Diary: Nato Meets, Trump Travels, US Earnings

By Glenn Dyer | More Articles by Glenn Dyer

Donald Trump dominates the coming week. On top of his triggering of a trade war with China – which he has threatened to expand, he goes to Europe for a Nato summit in Brussels ahead of his trip to the UK.

He will out-headline the final stages of the World Cup in Russia and the second week of Wimbledon and the first full week of the Tour de France.

Trump’s first stop will be Brussels for the Nato summit on July 11-12, where he will very likely abuse his hosts’ hospitality by abusing them and perhaps threatening to leave the alliance.

Mr Trump has made Nato a frequent talking and tweeting point, and European NATO members fear the unpredictable president will cut funds and forces from the continent’s defence.

After his Nato meeting, Mr Trump will go to the UK, from July 13 for a four-day visit. Mr Trump is largely expected to try and ignore protests in London and elsewhere meeting the prime minister, Theresa May, dining with 150 businesspeople and meeting the queen, in addition to a stop by his golf course in Scotland. Trump will largely avoid London.

Later today he will reveal his nominee for the looming vacancy on the US Supreme Court.

So far as data and business issues are concerned, China’s June quarter and half year data will start being released this week with car sales and lending details on Wednesday.

Consumer and producer inflation figures will be out on Thursday and trade on Friday. June quarter growth, industrial production and house prices are all out early next week.

Analysts will be watching to see if the sluggishness in the economy that appeared later in the first quarter has spilled over, as policy moves suggest.

They will also be wondering if there is any impact on the trade data from the early rounds of the US tariffs on steel and aluminium.

In the US consumer price inflation data on Thursday will grab the attention of markets with a rise as high as 2.9% expected in the headline rate and a core reading around 2.3%(from 2.2% annually) because of higher energy prices.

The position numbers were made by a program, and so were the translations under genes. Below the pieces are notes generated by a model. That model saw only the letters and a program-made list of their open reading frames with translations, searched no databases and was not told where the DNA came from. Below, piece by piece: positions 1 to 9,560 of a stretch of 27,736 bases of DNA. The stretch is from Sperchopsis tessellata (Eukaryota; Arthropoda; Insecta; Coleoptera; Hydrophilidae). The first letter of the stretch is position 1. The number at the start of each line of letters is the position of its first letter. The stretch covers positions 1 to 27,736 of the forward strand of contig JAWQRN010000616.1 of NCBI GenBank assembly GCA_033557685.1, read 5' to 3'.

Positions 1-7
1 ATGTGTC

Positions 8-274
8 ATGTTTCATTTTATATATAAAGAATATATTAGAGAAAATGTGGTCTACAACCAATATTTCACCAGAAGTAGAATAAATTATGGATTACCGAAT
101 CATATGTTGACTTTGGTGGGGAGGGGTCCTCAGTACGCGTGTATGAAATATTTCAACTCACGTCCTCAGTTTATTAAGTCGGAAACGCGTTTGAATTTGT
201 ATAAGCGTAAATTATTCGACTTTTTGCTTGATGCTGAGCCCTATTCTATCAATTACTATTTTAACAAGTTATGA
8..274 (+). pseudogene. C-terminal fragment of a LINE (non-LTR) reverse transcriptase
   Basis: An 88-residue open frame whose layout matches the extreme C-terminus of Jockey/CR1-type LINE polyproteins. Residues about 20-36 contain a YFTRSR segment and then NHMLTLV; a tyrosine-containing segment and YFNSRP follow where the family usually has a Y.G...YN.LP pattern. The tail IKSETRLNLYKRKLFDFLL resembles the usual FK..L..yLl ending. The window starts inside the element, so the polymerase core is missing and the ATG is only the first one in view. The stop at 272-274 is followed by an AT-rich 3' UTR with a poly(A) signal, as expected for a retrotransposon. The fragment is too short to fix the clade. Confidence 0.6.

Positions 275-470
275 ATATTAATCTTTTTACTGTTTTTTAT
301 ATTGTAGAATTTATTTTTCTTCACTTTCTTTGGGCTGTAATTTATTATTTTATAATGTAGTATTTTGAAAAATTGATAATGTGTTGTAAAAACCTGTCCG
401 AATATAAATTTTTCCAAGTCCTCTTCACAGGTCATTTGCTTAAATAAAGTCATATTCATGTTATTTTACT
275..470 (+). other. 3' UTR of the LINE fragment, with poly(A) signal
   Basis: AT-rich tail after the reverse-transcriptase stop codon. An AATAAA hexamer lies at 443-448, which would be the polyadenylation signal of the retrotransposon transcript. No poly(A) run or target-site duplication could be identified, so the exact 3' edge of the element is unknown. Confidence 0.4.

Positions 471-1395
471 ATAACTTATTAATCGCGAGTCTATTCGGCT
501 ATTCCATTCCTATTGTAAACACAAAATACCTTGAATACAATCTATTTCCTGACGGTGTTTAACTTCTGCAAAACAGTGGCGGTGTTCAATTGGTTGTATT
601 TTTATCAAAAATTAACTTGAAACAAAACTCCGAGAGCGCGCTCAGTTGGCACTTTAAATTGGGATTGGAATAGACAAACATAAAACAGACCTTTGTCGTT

A reading that high with June’s 213,000 new jobs will almost certainly see the US Federal Reserve lift rates for a third time this year at its August policy meeting, according to many analysts.

US bond yields fell last week with the yield on 10 year securities falling to 2.82% the lowest since January and a long way from more than 3.1% reached in May.

The US June quarter earnings season starts later this week (See separate story). Our’s is a few weeks off.

The Bank of Canada is expected to reveal a 25-basis point increase to interest rates next week, bringing the key rate to 1.5%, but it could very well sit on its hands, according to local analysts.

There will be speeches this week from some of the world’s major central bankers — Bank of Japan governor Kuroda, European Central Bank chief Draghi, Bank of England boss Carney and Bank of Canada’s Poloz all appear in public.

In Australia, the focus will be on the June NAB monthly business conditions and confidence survey tomorrow and then the Westpac consumer confidence survey on Wednesday.

May housing finance data is also out on Wednesday is likely to remain soft with another fall after the weaker building approvals last week.

Glenn Dyer

About Glenn Dyer

Glenn Dyer has been a finance journalist and TV producer for more than 40 years. He has worked at Maxwell Newton Publications, Queensland Newspapers, AAP, The Australian Financial Review, The Nine Network and Crikey.

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